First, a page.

The Pleasanton School Board will likely be discussing former Walnut Grove Elementary School Principal Jon Vranesh at its meeting tonight.
Although the topics of closed sessions are not released, the board has an agenda item to discuss employee discipline, dismissal or release for its closed-door meeting.
Last month, the board voted to hire another principal at Walnut Grove, and held a meeting for parents on Jan. 9 to ask what they want in a new head of the school.
Vranesh remains on paid administrative leave.
A request by the Pleasanton Weekly for documents surrounding his removal from his post was answered with a reply requesting a 30-day extension because, according the letter from the district's attorney, Kim Bogard of Kingley Boqard LLP, "As a courtesy, our office notified Mr. Vranesh's attorney of its intent to respond and produce the documents requested in Pleasanton Weekly's request. Mr. Vranesh's attorney has notified our office of his: 1) client's objection to the production of the requested documentation; and 2) willingness to take legal action to prevent disclosure."
In an email to the Pleasanton Weekly this afternoon, Vranesh's attorney, Paul Kondrick, disputed the characterization of the response and stated there was not an objection to producing the documents.
Kondrick wrote in the email, "Mr. Vranesh indeed did not take the position with the District that he would fight the release of information, but rather, he stated to the District's attorney that he 'expects the District to take all necessary legal and other action to preserve the confidence and privacy of those matters and documents,' as appropriate, and would be willing to 'join any legal proceeding' necessary to best assure the protection of the privacy rights of PUSD students, parents and staff/employees as pertain to these ongoing District matters."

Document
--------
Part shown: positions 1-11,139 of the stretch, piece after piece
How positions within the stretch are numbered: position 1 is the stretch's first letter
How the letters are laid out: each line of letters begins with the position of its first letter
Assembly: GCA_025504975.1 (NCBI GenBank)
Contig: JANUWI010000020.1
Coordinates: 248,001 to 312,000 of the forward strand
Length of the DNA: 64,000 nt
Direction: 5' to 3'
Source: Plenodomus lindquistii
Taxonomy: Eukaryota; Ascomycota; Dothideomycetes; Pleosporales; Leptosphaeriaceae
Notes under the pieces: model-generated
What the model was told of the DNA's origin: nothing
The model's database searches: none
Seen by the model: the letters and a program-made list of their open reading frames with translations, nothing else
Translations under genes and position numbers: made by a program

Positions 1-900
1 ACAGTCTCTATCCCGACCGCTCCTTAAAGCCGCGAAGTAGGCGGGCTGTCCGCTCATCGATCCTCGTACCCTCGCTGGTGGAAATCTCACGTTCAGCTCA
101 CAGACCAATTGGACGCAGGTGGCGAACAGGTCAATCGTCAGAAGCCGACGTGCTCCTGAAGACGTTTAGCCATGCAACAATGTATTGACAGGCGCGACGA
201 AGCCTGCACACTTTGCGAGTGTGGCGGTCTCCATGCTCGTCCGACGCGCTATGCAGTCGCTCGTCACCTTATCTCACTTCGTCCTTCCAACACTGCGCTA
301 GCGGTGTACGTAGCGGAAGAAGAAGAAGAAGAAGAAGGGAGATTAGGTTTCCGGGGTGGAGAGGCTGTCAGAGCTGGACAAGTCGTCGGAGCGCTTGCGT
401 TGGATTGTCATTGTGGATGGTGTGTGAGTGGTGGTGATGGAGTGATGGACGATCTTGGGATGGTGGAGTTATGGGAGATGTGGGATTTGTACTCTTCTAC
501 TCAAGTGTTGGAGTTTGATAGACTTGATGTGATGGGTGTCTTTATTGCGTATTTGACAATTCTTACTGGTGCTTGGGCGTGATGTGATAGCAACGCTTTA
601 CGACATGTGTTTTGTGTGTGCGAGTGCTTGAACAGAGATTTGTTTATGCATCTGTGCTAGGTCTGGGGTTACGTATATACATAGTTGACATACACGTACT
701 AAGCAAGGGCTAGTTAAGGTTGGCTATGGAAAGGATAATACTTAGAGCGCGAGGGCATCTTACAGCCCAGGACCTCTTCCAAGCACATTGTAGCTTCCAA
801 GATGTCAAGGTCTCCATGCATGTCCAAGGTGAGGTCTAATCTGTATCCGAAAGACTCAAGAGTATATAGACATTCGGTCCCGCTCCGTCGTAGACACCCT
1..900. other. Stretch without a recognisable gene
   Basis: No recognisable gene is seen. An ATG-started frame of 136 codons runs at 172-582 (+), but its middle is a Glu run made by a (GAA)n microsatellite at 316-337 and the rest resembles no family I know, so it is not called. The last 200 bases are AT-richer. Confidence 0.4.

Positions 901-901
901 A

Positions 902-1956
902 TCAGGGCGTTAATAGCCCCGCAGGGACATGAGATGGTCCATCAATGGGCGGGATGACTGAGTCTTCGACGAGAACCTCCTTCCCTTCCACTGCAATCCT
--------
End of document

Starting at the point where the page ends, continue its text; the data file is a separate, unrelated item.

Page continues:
He also noted that "neither Mr. Vranesh nor our office has ever seen the entire so-called 'investigator's report' that your publication appears to be seeking."
In other actions at its meeting tonight, the board will consider adding six new music, science and engineering classes at high and middle schools for the next school year. The new classes, if approved, would cost the district more than $265,000.
The board will also consider reopening contract negotiations with the California School Employees Association on a number of items, and will also consider approving summer school programs for students that are falling behind.